Even the most basic meditation apps tend to come with horrifying subscription charges. EZ Unguided Meditation Timer is different, being a no-nonsense and minimal app that has a price tag so minimal it doesn’t exist.
The app itself is ideal for non-guided meditation. You can set a timer and optional background noises and kick off a session that can be paused at any time. And even if you end a session early, the app doubles down on the positive by congratulating you for your efforts. Nice.
Add in ongoing stats and a community you can join and you’ve a top-notch meditation app for no outlay whatsoever.
Many exercise apps are mired in complexity and assumptions, because of course everyone has a route to run, or a ton of equipment to use. 321FIT bucks the trend.
It rethinks a fitness app as a music player, with workouts designed like playlists. If you’re not keen on the included ones, build your own, defining exercises, sets and reps. For some reason, it then adds parping retro sound effects, and a little avatar that’s apparently escaped from 1990s Teletext.
Fire off a workout, and your blocky on-screen counterpart huffs and puffs while the app details how far you’ve got – and what time the pain will be over. A no-brainer, then, given that it’s free.
Music, audio and video
We’re all for making music properly, but sometimes you just want to make a noise with a minimum of effort. With Remixlive, you select a genre and then tap away at pads to trigger loops. Everything’s always in tune, and you can record your electronic masterpiece as you go.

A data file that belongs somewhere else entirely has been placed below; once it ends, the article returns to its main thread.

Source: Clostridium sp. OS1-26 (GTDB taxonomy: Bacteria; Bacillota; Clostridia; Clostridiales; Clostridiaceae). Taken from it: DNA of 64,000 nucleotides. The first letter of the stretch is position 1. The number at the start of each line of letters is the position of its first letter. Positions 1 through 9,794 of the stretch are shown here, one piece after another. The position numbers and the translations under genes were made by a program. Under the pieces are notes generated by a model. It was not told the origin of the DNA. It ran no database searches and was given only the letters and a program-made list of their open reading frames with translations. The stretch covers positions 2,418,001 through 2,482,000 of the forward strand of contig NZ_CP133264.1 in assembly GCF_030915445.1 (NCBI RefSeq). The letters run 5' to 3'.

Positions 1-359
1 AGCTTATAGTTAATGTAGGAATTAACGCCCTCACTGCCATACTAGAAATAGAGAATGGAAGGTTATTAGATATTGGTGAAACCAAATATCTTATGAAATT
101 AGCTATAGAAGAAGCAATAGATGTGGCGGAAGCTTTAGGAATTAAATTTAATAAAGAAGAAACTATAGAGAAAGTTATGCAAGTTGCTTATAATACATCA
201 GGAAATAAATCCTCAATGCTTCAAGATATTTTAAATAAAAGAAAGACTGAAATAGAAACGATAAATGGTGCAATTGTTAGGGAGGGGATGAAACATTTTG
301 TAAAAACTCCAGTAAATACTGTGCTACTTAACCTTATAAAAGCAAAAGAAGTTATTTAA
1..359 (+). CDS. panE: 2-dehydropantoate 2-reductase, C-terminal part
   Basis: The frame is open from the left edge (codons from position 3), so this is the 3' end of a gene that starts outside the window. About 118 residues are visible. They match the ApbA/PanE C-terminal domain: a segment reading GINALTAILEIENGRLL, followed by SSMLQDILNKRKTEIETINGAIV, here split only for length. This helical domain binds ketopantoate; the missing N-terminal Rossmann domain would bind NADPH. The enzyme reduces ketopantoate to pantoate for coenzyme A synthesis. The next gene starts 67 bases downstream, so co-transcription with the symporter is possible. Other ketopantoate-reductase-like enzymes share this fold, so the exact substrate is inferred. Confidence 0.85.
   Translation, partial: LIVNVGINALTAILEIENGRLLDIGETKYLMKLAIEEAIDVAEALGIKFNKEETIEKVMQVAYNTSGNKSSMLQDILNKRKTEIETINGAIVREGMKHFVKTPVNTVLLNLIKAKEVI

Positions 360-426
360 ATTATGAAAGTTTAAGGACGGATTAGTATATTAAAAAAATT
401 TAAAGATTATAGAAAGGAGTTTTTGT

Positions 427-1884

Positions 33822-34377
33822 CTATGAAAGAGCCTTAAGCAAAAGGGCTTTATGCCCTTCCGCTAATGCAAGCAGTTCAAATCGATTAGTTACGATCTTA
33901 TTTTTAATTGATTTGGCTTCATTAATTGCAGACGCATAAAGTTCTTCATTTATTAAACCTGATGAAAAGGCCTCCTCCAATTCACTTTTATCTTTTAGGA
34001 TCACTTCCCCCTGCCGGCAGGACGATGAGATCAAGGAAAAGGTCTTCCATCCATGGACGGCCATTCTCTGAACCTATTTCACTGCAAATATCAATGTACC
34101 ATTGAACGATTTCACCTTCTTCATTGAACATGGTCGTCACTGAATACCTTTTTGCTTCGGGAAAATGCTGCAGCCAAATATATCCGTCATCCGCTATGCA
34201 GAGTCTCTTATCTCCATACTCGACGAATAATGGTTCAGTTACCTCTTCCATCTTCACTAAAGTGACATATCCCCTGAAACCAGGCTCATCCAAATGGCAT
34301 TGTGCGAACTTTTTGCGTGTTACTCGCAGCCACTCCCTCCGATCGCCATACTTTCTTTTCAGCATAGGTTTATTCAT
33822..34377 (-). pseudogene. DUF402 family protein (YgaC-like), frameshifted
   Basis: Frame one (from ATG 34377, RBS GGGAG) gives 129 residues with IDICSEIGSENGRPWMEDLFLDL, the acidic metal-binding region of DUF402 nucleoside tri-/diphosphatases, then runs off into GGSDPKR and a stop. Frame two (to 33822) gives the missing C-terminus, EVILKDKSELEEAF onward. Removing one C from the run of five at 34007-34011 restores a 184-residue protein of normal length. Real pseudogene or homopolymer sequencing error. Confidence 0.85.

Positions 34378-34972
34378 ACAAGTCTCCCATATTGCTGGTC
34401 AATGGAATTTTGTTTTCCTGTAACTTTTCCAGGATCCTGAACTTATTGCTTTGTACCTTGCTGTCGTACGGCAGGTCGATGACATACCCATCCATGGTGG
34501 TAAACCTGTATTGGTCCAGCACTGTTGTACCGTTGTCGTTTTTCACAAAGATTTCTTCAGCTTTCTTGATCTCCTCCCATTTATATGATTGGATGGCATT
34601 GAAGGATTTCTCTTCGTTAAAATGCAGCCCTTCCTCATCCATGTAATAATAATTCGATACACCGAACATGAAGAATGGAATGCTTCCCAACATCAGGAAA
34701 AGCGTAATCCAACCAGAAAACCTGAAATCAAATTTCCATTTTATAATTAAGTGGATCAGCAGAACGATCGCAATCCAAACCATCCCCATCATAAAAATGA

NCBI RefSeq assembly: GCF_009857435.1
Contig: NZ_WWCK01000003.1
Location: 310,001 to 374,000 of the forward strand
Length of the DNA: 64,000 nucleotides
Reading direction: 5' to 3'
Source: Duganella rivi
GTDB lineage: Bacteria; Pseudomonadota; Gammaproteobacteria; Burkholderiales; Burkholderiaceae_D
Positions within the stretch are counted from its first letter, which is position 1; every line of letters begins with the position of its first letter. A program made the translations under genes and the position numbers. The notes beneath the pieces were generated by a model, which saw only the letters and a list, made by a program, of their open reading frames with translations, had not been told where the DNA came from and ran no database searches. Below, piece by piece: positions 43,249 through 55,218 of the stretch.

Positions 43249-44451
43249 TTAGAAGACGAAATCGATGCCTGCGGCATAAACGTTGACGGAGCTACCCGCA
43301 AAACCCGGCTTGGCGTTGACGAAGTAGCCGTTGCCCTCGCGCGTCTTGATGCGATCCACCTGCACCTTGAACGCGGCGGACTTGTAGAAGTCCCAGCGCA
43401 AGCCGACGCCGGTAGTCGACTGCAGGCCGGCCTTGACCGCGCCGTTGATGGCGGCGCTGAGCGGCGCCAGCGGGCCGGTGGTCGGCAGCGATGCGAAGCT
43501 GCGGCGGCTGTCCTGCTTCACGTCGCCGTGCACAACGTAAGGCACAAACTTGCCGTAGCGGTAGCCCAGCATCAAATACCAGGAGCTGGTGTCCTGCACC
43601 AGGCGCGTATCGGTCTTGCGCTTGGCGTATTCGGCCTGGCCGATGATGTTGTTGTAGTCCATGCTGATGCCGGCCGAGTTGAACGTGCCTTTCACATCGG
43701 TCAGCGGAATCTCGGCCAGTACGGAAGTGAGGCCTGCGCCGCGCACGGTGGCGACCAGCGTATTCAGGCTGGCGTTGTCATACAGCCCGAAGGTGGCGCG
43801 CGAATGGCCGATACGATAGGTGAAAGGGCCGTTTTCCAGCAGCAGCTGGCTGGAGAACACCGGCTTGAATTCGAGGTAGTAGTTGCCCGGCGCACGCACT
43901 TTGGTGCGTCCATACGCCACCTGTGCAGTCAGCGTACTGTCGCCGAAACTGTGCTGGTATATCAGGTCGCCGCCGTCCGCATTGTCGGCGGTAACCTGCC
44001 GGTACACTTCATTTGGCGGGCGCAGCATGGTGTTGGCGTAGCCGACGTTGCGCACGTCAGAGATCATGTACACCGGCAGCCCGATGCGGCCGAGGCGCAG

Want more control? Try the mini mixing desk, with its knobs and sliders, or the FX section with a pad for slathering your tune in delay or a filter. Got some cash burning a hole in your pocket? Then splash out on additional sample packs, effects, and features.
Music Maker JAM
Sitting somewhere between music-creator and loop remixer, Music Maker JAM is a great way to get started if you fancy making a noise. Choose a style (there are over a dozen freebies, and hundreds more available via IAP), assign loops to tracks, and even record yourself yelling over the top, like a repressed diva trapped in a bin.
But that’s not all – Music Maker JAM enables you to live mix, create song sections to switch between, and also adjust the key of the loop across any of its beats. You’re still ultimately fiddling with other people’s loops, but it feels like you’re making your own songs.
These days, people are just as likely to pick up a tiny plastic guitar as a real one. Yousician takes advantage of the gamification of music, essentially spinning Guitar Hero 90 degrees and having a proper guitar be your controller. You therefore work your way through timing-based exercises that have you strum chords and pick notes at precisely the right moments.
The free version limits how long you can play each day, but it’s a smart, fun way to pick up the basics and also to stop your inner Johnny Cash from getting rusty. And should you prefer tinkling ivories, there’s an app for that too.
FxGuru: Movie FX Director
This slightly gimmicky special effects app is nonetheless very clever, verging on useful. It comes with a batch of free effects (the kind of things you’d see in a disaster movie) with additional packs as in-app purchases.
You point your phone or tablet at a scene (say, your office, the street or your garden), and then the app records a short video clip with a destructive missile attack or perhaps a hovering UFO superimposed over the live action. Motion tracking allows you to pan as you film, too.
Work and studying
If anyone tries to claim we live in a paperless age, you’re legally required to laugh in their face (Not sure about that – Legal Ed.), but you’ll only do so after being a bit sad that we don’t actually live without paper.
Fortunately, Adobe Scan makes it easy to rapidly deal with paper documents. Using your device’s camera, you can capture papers, notes and receipts, auto-enhancing the results to make everything clear and sharp.
Want to get at a document’s words? Adobe Scan – for no outlay whatsoever – sorts that too, with on-the-fly OCR that lets you copy and paste directly from your scans.